For Balduin, going out to beer parties with his fellow students and fighting out disputes at the tip of the sword have lost their charms. He wants to find love; but how would he, a ... See full summary »
Elizza La Porta,
Siegfried, son of King Sigmund, hears of the beautiful sister of Gunter, King of Worms, Kriemhild. On his way to Worms, he kills a dragon and finds a treasure, the Hort. He helps Gunther to... See full summary »
During a dinner, given by a wealthy baron and his wive, attended by four of her suitors in a 19th century German manor, a shadow-player rescues the marriage by giving all the guests a ... See full summary »
After Siegfried's dead, Kriemhild marries Etzel, the King of the Huns. She gives birth to a child, and invites her brothers for a party. She tries to persuade Etzel and the other Huns, that... See full summary »
Student Raskolnikow, who has written an article about laws and crime, proposing the thesis, that un-ordinary people can commit crimes if their actions are necessary for the benifit of ... See full summary »
Lorenz Lubota is a city clerk with no direction in life. One day on his way to work he is run over by a woman driving a chariot and he is immediately infatuated with her. His life begins to spiral out of control as he searches for this girl and tries to win her heart. Written by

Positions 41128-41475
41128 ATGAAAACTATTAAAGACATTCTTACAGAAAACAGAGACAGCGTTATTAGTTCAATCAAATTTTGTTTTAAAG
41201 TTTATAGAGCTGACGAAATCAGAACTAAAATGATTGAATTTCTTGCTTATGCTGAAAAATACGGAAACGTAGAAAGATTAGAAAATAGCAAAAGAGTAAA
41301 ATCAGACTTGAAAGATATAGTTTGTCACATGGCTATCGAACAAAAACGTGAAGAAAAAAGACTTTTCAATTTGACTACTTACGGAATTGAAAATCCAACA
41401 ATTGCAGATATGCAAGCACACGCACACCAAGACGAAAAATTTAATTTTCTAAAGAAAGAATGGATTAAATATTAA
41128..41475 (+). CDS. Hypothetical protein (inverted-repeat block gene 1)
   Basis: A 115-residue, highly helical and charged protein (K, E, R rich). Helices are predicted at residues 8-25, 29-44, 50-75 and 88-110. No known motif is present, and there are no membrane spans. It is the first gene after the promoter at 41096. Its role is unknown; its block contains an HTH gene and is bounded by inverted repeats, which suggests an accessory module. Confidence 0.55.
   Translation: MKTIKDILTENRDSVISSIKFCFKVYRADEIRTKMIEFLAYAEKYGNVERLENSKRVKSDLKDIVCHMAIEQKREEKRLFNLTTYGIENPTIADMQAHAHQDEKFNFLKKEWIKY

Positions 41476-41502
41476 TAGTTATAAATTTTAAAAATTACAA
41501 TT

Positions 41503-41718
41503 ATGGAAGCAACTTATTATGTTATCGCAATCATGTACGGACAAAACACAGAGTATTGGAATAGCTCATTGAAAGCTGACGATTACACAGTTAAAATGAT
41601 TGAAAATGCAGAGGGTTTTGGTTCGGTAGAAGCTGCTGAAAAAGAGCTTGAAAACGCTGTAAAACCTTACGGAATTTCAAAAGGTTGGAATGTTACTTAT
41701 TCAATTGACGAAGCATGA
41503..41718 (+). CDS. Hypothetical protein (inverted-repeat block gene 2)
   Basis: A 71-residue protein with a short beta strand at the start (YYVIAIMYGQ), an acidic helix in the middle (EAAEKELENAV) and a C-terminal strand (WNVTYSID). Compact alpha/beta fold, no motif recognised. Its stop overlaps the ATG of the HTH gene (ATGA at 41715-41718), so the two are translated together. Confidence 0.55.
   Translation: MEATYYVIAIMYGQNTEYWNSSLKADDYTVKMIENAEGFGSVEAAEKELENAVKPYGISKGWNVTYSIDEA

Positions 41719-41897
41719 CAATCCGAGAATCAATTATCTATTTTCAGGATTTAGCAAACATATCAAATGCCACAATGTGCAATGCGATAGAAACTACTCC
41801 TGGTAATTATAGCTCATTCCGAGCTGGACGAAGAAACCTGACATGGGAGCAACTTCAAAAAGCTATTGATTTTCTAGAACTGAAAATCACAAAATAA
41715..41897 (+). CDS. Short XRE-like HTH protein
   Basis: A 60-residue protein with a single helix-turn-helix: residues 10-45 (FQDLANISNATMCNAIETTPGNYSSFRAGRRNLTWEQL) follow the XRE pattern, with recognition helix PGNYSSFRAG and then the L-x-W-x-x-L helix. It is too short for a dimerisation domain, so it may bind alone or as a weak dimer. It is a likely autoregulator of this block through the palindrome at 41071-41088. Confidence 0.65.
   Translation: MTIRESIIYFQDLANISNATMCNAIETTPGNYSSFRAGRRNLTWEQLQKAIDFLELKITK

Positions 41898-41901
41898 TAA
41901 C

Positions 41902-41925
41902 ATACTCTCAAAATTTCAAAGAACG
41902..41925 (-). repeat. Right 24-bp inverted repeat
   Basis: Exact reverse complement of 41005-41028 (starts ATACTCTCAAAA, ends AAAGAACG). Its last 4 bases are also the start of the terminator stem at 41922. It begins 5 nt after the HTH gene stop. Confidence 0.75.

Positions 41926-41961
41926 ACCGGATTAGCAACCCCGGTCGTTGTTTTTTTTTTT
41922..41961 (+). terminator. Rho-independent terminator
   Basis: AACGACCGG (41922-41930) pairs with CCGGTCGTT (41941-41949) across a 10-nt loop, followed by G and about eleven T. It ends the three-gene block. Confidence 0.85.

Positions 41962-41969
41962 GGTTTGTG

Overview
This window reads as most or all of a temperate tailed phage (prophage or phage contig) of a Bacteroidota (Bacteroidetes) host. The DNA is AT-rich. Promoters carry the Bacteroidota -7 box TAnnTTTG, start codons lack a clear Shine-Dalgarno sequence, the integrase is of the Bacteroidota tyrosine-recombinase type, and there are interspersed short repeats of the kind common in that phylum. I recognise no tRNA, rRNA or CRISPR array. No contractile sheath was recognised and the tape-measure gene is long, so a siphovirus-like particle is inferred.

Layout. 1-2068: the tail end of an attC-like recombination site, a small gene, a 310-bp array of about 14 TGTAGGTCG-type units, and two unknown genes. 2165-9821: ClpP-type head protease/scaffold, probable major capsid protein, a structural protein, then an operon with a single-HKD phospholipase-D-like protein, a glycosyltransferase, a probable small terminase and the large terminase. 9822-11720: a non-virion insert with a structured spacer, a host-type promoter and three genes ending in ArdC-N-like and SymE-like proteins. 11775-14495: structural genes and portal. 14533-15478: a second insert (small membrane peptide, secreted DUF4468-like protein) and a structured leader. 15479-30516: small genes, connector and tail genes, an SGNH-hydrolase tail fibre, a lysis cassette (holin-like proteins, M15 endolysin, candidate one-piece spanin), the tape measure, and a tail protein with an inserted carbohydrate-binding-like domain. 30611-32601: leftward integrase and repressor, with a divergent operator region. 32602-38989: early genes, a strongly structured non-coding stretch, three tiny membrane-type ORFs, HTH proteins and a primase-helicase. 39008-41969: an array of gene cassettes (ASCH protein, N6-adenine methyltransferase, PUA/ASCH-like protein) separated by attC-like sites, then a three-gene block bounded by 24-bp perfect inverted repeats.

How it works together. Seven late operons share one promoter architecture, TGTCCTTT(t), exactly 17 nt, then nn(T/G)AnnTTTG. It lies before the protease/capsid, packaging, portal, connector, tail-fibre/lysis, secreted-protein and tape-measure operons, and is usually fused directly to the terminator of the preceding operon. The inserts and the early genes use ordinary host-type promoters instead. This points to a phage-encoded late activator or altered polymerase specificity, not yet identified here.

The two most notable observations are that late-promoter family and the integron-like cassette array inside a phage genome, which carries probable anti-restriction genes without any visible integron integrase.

Silent German film about a meek, mild man who seems to have no life or goals. Then he meets a blond-haired girl riding a chariot. He immediately falls in love with her. It leads to his downfall ending in murder. But there is redemption.
This silent film was long believed to be lost. Thankfully it's been rediscovered which is great--this is a wonderful drama. My synopsis may sound a little strange but this is a hard film to describe--you have to see it to understand. It's beautifully directed by F.W. Muranu--many elaborate camera tricks and fade ins and outs. Also it deals with some touchy subjects such as prostitution (never called that but it's there). The acting is a little over the top but that's to be expected in silent movies. But there is a wonderful (if frightening) performance by Grete Berger as Mrs. Schwibe. My only complaint is that this film is shown in flashback which somewhat dilutes the drama (that's why I'm only giving it a 9). Still, this is a great silent film. It's not up to Muranu's "Nosferatu" or "Sunrise"--but then what is? Well worth seeing.
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